A Political Tsunami

A few weeks ago I stood in a small house in a local high-density suburb addressing a meeting of about 150 people crammed into every corner. I said to them that what we needed to end the crisis in Zimbabwe was a political Tsunami. I said a Tsunami could not be detected on the open sea (during the campaign) and when it reached the shore and rose up like a mountain of water, those on the beach got little or no warning. It was silent and totally destructive, sweeping away everything in its path.

Right now (17.00 hrs on Sunday the 30th) the semi official tally is 103 seats to MDC and 5 to Zanu PF. The outcome of the election has been a stunning victory for the MDC and Morgan Tsvangirai. Many of the strong holds of Zanu PF have fallen to overwhelming MDC majorities. Makoni has performed more or less to expectations - in fact did better than we anticipated - especially in Matabeleland where he seems to have garnered about 30 per cent of the vote. Nationally it looks like about 10 per cent.

It also looks like a first round victory for Morgan with over 50 per cent of the national tally. Even here in Matabeleland where Makoni took votes away from him, his margin was 2 to 1 against Makoni and 10 to 1 against Mugabe. The Police have said to us in the MDC - you may not celebrate until the official results are known. In one of my polling stations when the returning officer announced 452 votes for Morgan Tsvangirai and 14 votes for Robert Mugabe, one of the policemen in the Station made a sort of gurgling sound and collapsed!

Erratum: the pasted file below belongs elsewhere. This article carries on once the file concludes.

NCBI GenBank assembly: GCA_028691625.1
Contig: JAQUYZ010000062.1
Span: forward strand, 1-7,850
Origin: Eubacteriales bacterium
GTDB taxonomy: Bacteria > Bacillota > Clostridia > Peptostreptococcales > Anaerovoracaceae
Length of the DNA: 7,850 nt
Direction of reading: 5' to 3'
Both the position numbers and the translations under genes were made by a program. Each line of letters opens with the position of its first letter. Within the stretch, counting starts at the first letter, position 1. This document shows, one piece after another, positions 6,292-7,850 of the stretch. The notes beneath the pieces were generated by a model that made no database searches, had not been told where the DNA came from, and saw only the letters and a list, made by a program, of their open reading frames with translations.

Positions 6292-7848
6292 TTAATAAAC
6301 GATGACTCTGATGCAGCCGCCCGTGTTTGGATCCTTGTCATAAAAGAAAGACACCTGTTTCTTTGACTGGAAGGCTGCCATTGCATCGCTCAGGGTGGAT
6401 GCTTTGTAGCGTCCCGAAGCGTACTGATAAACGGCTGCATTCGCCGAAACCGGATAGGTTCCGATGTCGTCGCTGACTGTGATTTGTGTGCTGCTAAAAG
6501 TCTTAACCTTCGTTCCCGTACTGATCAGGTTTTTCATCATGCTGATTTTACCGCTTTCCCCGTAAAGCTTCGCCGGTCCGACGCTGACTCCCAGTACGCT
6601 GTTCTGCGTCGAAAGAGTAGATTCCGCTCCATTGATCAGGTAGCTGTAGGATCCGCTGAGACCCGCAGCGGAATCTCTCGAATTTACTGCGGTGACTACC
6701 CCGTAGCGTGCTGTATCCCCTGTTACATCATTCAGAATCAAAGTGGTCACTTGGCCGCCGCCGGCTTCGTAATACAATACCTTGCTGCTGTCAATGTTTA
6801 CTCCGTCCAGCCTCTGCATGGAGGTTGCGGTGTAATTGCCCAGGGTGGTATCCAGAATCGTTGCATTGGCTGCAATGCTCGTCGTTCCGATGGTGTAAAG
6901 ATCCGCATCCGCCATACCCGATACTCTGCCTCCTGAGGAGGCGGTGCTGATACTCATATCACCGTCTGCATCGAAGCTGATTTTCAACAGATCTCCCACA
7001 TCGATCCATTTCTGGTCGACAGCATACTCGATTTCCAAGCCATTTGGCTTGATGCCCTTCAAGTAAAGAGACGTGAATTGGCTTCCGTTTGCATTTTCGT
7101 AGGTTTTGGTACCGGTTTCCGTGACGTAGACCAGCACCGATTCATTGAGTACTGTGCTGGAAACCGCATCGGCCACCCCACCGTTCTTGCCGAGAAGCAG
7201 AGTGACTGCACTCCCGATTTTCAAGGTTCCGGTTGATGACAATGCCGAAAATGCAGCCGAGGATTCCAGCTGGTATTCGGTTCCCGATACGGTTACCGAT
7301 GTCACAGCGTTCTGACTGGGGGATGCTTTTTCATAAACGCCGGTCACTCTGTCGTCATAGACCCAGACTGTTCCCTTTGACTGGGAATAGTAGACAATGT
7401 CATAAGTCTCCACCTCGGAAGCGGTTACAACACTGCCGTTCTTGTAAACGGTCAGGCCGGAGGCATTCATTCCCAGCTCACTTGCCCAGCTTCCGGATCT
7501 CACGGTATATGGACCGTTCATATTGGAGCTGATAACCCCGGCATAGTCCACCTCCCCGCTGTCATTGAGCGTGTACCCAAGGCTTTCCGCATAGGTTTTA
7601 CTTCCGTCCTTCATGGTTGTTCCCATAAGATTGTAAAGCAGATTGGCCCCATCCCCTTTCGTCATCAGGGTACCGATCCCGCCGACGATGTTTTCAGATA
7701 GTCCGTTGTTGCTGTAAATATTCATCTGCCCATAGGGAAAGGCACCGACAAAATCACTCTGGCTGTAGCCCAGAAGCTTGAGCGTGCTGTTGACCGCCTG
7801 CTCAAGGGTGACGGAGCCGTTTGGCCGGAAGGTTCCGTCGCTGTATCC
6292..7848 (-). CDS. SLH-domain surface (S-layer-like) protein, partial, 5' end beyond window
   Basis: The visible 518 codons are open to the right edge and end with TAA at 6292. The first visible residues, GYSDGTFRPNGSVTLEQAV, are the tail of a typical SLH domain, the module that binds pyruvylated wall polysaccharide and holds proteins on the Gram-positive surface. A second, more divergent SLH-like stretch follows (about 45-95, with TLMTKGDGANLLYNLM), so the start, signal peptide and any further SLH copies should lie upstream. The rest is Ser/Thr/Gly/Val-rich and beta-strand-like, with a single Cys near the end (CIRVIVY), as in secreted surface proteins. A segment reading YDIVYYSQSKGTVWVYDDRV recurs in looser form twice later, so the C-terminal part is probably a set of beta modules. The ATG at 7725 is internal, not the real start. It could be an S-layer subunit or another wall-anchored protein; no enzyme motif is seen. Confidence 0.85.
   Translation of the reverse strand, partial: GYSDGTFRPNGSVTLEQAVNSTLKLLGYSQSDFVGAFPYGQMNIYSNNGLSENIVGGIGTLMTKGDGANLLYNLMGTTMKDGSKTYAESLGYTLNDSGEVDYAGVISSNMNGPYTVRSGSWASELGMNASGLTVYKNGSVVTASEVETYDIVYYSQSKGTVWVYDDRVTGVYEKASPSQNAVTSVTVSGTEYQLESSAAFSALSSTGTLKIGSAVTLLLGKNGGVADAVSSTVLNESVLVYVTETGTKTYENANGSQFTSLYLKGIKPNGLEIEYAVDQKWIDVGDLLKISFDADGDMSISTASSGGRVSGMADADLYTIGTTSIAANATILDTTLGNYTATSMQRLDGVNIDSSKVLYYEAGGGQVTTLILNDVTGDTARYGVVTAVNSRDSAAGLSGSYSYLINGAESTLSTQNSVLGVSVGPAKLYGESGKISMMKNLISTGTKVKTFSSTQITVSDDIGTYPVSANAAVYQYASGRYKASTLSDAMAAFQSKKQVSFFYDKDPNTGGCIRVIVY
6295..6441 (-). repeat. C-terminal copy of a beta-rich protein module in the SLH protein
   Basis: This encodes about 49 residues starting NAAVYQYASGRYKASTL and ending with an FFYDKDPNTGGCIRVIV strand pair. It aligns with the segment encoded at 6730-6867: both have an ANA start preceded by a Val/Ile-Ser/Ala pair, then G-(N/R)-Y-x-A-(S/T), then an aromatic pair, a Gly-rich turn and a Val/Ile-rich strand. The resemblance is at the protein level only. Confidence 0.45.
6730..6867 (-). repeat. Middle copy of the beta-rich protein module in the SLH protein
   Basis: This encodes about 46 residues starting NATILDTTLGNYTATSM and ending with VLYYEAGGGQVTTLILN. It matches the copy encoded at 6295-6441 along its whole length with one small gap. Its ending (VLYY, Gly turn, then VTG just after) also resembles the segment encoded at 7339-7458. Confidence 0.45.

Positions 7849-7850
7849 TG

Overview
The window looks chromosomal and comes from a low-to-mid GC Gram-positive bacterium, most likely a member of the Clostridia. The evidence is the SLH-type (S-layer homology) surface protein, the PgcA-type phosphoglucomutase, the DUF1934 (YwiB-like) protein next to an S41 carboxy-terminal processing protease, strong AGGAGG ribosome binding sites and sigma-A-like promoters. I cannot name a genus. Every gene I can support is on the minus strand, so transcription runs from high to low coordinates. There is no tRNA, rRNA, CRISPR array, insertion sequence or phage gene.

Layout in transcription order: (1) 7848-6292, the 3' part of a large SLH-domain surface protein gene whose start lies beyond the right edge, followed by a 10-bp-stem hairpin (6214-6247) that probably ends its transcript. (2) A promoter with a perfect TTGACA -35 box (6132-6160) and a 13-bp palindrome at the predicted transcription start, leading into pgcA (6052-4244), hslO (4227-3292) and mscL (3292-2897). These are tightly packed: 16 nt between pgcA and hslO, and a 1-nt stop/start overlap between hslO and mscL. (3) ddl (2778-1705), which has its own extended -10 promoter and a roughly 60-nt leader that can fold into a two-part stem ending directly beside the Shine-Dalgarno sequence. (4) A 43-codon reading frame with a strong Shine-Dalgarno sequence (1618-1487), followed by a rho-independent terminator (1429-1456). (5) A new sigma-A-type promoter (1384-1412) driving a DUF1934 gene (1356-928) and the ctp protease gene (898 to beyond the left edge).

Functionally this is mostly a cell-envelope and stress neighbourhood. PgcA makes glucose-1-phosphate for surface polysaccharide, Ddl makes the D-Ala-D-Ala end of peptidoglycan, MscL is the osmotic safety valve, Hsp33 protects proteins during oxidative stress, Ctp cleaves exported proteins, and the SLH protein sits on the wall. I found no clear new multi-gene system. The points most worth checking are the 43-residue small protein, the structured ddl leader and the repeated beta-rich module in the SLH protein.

Yesterday was extraordinary - as I have said before, no more than 2,8 million voters were active in Zimbabwe and I think we will see when the final tally comes out that a very high turnout was achieved. We knew from our own research that a high turn out would favor the opposition. Observers are saying that the turn out was low - but that is because they are looking at the voters roll against the turnout. In the rural areas the numbers were small - but still gave MDC a clear majority.

The Mutambara group fared poorly - at this stage I know of only a few candidates who won their seats - David Coltart in the Khumalo senatorial seat. He will be insufferable - but it is good that we are not losing his talents and experience. Otherwise it looks as if the ratio of votes Mutambara group to Tsvangirai was at least 2 to 1 in Matabeleland and they got nowhere in the rest of the country. Both Welshman Ncube and Gibson Sibanda lost their seats. I am sure Mutambara will have been annihilated in Harare.

In my long career in opposition politics - first in the Smith era and then later in the last 20 years of the Mugabe era, I have never voted for a winner before! Quite an experience for me therefore to vote for 4 candidates and have them all romp home. But I am the first to acknowledge that the circumstances were exceptional. This was, as Morgan stated, a referendum on the leadership of Mugabe.